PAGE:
Allergies are the bane of springtime for many allergy sufferers. Our furry companions can also be affected by various allergens that impact their health and quality of life. Several allergens can trigger physical responses in pets, including pollen, mold, fleas, and food. Our LaGrange Veterinary Hospital team describes common allergies in pets and explains effective strategies for addressing these conditions.

Pet allergies 101

Cats and dogs have complex immune systems that keep them free from disease. However, allergens can overstimulate the immune system, causing an allergic reaction. Through immune system response, the body overproduces white blood cells and antibodies to eliminate the invading pathogens. 

Pets can develop allergies to various substances, including food ingredients, environmental substances, such as pollen or dust, and flea bites. These allergies can manifest in multiple medical maladies, making them challenging to isolate or pinpoint.

Allergy signs in pets

Pets’ common allergy signs include:

  • Skin irritation — If your pet is itching, scratching, licking, and chewing excessively on their skin or paws, they are likely having an allergic reaction. Take a look at your pet’s skin, focusing on the sites that itch them most, and look for redness, rashes, or hot spots—raised skin lesions. 
  • Respiratory issues — Allergies can also affect your pet’s respiratory system, leading to physical signs such as sneezing, coughing, wheezing, or nasal discharge. 
  • Gastrointestinal (GI) problems — Pets with food allergies may experience diarrhea, vomiting, or other digestive issues. 
  • Ear infections — Persistent ear infections, accompanied by redness, odor, or discharge, may signal allergic reactions in pets.

Common pet allergies

The world is rife with substances that can trigger a pet’s allergic reaction. However, some allergies are more commonly diagnosed than others, including:

  • Flea and parasite allergies — Fleas, ticks, dust mites, and other parasites can cause allergies in pets, although flea saliva is the primary culprit in most cases. Parasites can be easily identified by investigating your pet’s fur and looking for flea dirt, which appears as tiny black spots on the coat and skin. Check under your pet’s armpits, ears, and skin folds to ensure they are parasite-free.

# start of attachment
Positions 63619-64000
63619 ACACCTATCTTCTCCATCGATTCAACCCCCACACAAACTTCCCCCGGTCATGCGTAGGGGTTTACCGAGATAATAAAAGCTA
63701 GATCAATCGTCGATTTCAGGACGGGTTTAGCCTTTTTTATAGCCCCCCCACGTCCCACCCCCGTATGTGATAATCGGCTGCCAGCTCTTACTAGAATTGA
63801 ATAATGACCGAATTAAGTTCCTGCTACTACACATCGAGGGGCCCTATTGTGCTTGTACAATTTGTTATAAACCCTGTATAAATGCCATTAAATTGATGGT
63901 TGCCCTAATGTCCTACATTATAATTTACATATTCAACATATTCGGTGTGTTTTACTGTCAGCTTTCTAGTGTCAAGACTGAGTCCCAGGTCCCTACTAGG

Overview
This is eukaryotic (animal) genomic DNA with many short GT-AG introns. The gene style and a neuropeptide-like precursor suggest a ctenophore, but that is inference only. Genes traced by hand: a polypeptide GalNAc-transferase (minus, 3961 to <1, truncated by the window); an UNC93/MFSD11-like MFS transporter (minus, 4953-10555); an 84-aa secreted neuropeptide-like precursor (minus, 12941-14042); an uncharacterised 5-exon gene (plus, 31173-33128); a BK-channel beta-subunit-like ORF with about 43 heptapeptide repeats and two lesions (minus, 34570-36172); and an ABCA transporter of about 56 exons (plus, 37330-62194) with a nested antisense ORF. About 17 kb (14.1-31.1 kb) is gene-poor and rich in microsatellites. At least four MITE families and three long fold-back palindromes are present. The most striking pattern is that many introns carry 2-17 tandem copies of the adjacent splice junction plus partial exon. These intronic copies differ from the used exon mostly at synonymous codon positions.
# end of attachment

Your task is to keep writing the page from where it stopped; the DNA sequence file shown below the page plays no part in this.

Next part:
• Food allergies Specific ingredients in your pet’s food, such as proteins and grains, can cause allergies. Pets can develop food allergies at any life stage, and an elimination diet conducted by our LaGrange Veterinary Hospital team can help identify the ingredients responsible for the allergic reactions. 
  • Contact allergies — Contact allergies cover a range of allergens in your furry pal’s environment, including fabric and rug dyes, household chemicals, fragrances, essential oils, certain plants, and shampoos and topical treatments. 
  • Environmental allergies — Also known as atopy, these allergies are caused by airborne particles. Plant and tree pollen, dust, fungi, mold, and other airborne substances can affect your pet seasonally or throughout the year. 

Diagnosing pet allergies

If you suspect your pet has allergies, consult our LaGrange Veterinary Hospital veterinarian for proper diagnosis and treatment. We may recommend various tests, including skin and blood tests, and elimination diets, to identify the specific allergen triggering your pet’s reactions. This process can pinpoint the exact allergen responsible for your pet’s health condition. 

Treating and managing allergies in pets

Once our team has diagnosed your pet’s allergies, treatment can begin. We may recommend one or more of the following treatments to alleviate or minimize your pet’s allergy signs:

  • Trigger avoidance — Minimizing your pet’s exposure to their allergens can help curb their physical reactions. This may involve using hypoallergenic grooming products, wiping off your pet’s coat and paws after being outdoors, keeping your home vacuumed, laundering their beds regularly, and avoiding known allergens. 
  • Medications — Our team may prescribe antihistamines, corticosteroids, anti-itch medications, or allergy shots to manage your pet’s allergies successfully. 
  • Dietary changes — If food allergies are suspected, switching to hypoallergenic or limited-ingredient diets can help identify and eliminate problematic ingredients. 
  • Flea control Regular flea prevention is crucial to preventing allergies and parasitic illnesses. Our team will formulate the correct parasite prevention protocol to safeguard your four-legged friend from fleas, ticks, heartworms, and other illness-carrying parasites. 

Recognizing and addressing allergies in your pet is critical for their health and quality of life. Consult with our LaGrange Veterinary Hospital for personalized guidance and treatment options tailored to your pet’s needs.